As a general rule one should be cautious about treating the physical landscape of architecture as a literal representation of the social, political or economic landscapes of the city. The often excessive amount of time it takes to acquire land, to generate a design, to gain the necessary planning consents and then actually to build means that architecture responds only slowly and clumsily to the rapid and subtle transformations of policy and of circumstance that daily influence and shape urban life. However, while the cityscape might prove a very unreliable barometer of short-term trends, it can often present an eloquent image of the broad sweep of historical change.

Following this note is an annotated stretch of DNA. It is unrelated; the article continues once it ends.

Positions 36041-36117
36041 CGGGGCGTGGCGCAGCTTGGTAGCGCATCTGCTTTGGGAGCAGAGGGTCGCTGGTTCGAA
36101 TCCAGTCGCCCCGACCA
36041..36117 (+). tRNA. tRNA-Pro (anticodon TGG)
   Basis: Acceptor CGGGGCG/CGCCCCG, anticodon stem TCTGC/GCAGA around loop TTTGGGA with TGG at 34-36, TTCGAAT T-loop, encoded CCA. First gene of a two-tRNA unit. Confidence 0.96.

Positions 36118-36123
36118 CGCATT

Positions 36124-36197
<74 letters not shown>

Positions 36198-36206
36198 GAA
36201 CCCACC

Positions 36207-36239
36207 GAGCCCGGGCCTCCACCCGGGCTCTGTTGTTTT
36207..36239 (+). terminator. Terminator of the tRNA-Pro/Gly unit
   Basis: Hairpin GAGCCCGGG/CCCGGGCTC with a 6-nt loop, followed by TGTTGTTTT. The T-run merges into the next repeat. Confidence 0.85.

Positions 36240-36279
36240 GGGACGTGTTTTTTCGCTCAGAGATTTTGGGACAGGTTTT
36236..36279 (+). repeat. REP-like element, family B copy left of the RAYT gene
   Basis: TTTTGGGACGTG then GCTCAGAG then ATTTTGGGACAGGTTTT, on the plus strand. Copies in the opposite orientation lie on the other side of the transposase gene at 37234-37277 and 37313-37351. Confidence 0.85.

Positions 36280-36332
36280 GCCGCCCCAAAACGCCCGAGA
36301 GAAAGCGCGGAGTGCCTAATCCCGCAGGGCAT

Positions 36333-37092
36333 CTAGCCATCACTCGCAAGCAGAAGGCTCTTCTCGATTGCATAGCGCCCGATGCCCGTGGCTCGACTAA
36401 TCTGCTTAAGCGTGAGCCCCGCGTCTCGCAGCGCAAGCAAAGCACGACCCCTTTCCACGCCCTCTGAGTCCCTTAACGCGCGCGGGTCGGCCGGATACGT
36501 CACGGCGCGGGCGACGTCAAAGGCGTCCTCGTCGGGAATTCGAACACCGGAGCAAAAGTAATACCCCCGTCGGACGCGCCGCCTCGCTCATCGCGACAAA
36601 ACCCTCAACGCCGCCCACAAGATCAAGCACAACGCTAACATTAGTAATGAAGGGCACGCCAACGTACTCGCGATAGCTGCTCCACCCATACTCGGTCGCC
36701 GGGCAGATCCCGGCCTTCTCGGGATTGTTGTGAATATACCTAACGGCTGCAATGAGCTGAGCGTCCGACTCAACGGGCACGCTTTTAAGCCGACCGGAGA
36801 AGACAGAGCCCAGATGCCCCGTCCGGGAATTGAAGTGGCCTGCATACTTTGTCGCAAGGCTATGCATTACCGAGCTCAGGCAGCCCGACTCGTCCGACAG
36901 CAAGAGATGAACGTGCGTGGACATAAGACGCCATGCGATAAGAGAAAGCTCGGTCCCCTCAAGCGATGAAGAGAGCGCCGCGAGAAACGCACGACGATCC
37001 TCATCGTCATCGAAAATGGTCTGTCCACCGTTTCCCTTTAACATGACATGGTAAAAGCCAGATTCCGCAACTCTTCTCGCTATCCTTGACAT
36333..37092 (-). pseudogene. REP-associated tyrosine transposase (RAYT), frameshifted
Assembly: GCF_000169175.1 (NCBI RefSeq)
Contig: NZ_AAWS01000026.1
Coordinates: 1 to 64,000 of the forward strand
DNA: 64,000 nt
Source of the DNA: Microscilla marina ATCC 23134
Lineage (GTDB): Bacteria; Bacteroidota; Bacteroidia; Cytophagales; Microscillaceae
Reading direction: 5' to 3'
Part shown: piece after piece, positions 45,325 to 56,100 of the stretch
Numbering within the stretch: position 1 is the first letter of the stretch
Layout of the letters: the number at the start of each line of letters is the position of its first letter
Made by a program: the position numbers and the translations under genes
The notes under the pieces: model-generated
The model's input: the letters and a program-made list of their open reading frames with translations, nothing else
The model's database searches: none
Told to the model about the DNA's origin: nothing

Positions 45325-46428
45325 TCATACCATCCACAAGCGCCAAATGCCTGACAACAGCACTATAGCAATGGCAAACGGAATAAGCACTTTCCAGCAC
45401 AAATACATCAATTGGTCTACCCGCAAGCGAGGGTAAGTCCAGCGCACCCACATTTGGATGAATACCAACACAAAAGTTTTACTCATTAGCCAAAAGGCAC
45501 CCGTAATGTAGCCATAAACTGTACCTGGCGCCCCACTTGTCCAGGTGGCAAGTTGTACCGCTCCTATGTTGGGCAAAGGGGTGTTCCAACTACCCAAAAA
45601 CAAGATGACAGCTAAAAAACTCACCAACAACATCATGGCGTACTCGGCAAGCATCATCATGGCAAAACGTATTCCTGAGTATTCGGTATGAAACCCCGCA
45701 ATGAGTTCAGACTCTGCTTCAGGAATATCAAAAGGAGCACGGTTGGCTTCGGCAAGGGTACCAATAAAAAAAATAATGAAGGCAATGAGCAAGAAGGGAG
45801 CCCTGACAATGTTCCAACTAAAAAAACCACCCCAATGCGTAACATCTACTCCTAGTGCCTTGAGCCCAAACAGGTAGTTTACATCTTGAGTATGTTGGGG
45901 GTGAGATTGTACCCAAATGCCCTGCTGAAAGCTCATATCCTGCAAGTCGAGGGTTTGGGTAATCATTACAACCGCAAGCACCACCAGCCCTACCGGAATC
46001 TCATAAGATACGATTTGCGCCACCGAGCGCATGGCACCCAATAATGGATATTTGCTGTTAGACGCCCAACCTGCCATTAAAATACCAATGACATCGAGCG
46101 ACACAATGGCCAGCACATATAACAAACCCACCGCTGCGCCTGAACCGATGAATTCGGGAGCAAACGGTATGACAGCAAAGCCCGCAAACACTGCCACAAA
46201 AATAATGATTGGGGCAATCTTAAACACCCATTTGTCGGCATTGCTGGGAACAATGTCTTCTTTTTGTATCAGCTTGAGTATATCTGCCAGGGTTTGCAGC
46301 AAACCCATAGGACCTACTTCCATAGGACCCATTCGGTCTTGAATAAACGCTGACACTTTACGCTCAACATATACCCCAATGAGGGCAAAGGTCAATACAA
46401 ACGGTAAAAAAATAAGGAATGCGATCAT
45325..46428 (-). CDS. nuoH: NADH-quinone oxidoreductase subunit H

This is particularly true of the metropolitan skyline, for it is there that the vertical scale of the city's buildings can be read. To view the silhouette of the city is to see shifting relations of power and influence mapped out over long swathes of time, for in architecture height is intimately associated with the expression of power. 


Kerr, J 'Blowdown: The Rise and Fall of London's Tower Blocks' in Kerr, J and Gibson, A (eds) (2003) London: From Punk to Blair London: Reaktion